These are some photos which Rosemary and I took during a five night cruise around the Galapagos Islands in March 2014. We were on MV ’Santa Cruz’ a 90 passenger expedition type vessel.
1. Galapagos Penguin is the second smallest penguin and stands at 35 cm.
Seen at Punta Vicento Roca on Isabela island.
It is the only one to breed in the tropics and is the only penguin specie in the northern hemisphere.
2. The Swallow-tailed Gull is the only nocturnal gull in the world – as the picture suggests..!
Most of the wing is white, as is the tail.
North Seymour island.
3. A Great Frigatebird seeking a female. The scarlet gular pouch takes thirty minutes to inflate.
The Magnificent Frigatebird has a 245 cm wing span against the 230 cm of the Great. The main identification feature between them is that Great has a green sheen on the black body whilst the Magnificent has a purple sheen.
4. A Blue Footed Booby in a courtship dance.
The male and female are similar. The female is slightly larger, has larger eye pupil and rather darker blue feet. Lots of honking and whistling going on.
5. Blue-footed Booby in classic courtship pose.
7. Ruddy Turnstone and Sally Lightfoot crabs. The crabs can grow up to 20 cm.
Punta Espinosa on Fernandina Island.
In 1994 the whole area was raised by between 50 and 90 cm and the fresh lava can be seen.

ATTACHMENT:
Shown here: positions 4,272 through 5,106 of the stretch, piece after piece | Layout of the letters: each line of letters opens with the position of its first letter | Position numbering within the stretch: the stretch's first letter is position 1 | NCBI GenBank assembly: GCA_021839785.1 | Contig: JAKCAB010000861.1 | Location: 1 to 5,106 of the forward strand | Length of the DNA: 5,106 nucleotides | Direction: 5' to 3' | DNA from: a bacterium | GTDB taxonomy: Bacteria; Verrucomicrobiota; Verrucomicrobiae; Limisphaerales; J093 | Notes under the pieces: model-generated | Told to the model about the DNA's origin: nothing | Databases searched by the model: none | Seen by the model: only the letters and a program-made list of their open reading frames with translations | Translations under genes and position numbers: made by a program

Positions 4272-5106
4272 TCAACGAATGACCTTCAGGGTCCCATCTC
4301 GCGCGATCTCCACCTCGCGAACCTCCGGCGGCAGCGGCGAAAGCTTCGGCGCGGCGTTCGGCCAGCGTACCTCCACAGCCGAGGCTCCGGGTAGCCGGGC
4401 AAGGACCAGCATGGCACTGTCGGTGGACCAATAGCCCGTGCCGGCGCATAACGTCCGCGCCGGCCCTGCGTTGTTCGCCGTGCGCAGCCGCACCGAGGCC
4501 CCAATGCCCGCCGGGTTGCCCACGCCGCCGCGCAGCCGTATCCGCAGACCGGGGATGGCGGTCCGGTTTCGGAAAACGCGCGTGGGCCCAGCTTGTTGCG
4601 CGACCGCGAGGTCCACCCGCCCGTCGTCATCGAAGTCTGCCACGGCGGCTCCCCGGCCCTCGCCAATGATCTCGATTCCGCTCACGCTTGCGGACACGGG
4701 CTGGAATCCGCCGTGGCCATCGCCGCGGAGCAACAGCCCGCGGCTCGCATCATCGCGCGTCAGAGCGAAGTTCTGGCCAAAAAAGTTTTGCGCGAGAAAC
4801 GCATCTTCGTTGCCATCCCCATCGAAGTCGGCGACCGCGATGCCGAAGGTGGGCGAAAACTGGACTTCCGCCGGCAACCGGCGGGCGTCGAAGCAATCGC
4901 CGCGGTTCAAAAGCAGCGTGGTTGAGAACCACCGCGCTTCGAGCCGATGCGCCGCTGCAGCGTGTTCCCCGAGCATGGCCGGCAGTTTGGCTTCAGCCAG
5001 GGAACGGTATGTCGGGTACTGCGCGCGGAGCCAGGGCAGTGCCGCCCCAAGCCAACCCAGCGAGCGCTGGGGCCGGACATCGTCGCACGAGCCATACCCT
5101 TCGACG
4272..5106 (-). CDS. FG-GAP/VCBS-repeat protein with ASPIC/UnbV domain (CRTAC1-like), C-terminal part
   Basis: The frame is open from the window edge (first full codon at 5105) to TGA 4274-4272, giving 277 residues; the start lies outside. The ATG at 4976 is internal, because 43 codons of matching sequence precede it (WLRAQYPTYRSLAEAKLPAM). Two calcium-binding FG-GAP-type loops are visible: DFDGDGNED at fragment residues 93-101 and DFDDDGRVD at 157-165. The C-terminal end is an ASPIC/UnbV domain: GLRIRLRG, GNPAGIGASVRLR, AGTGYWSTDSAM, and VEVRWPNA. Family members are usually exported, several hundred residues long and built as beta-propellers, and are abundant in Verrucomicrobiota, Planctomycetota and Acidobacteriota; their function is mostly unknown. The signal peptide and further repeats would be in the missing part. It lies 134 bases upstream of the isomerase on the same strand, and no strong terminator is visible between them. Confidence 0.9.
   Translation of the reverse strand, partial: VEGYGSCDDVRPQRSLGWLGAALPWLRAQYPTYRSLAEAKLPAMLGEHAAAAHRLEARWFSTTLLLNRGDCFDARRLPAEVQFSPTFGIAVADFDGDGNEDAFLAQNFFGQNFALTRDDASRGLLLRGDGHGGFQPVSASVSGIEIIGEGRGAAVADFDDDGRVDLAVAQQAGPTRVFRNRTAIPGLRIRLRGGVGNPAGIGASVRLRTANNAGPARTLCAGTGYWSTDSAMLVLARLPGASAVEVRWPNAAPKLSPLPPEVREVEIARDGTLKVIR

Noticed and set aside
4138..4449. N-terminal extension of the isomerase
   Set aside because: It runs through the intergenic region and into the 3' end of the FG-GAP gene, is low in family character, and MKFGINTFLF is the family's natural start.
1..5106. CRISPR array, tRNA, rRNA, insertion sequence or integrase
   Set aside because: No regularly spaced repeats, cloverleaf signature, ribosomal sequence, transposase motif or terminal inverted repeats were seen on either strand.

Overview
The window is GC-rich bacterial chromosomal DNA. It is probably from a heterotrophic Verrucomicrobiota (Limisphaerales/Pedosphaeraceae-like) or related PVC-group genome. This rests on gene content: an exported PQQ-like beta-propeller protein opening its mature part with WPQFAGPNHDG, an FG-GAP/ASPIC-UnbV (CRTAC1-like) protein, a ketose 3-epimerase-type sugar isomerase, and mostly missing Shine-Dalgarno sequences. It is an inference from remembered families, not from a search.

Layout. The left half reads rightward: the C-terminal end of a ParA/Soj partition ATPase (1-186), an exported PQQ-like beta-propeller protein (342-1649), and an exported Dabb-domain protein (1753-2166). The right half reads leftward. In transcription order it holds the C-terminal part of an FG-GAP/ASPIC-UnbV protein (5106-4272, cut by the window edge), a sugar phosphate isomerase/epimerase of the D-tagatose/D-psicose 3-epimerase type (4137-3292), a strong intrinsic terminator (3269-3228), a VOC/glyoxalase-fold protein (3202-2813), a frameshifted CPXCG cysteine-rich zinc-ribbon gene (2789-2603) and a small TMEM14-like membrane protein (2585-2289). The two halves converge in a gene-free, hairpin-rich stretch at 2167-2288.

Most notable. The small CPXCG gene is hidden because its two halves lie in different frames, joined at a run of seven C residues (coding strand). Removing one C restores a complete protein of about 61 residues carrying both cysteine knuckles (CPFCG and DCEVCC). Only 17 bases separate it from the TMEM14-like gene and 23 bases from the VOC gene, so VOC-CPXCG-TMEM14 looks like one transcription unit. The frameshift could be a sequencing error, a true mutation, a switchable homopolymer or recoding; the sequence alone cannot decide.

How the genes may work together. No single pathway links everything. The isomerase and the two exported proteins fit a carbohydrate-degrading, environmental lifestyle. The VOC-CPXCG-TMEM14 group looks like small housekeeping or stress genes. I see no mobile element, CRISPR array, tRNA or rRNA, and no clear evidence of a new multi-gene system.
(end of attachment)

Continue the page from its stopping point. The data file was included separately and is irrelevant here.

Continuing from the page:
8. Marine Iguanas are the world’s only seagoing lizard and with seven different races or subspecies they vary in size and colour from island to island.
They are cold blooded animals and need to warm up and their scales act as solar panels. Then they face into the sun, as here, to avoid overheating. You can also see where the salt that they sneeze out crystallises on the heads.
9. Flightless Cormorant is the only Cormorant in the islands.
10. Closer view of a Sally Lightfoot crab.
11. A Land Iguana in more detail. Urvina Bay,
12. A Galapagos Giant Tortoise. Can be up to 1.5 m over the caraspace and weigh up to 250kg.
13. A Galapagos Giant Tortoise subspecie with a saddleback carapace which has evolved to eat higher level vegetation on a different island from the main species.
This is, however, in captivity for a breeding programme at the Charles Darwin Research Centre on Santa Cruz island.
14. This is one of the thirteen types of the now famous ‘Darwin’s finches’ . We are uncertain which one but possibly a Medium Ground Finch?
15. Lava Gull which is said to be the rarest or least numerous gull in the world.
Richard Brown sent us these pictures in January 2015.
Thank you Richard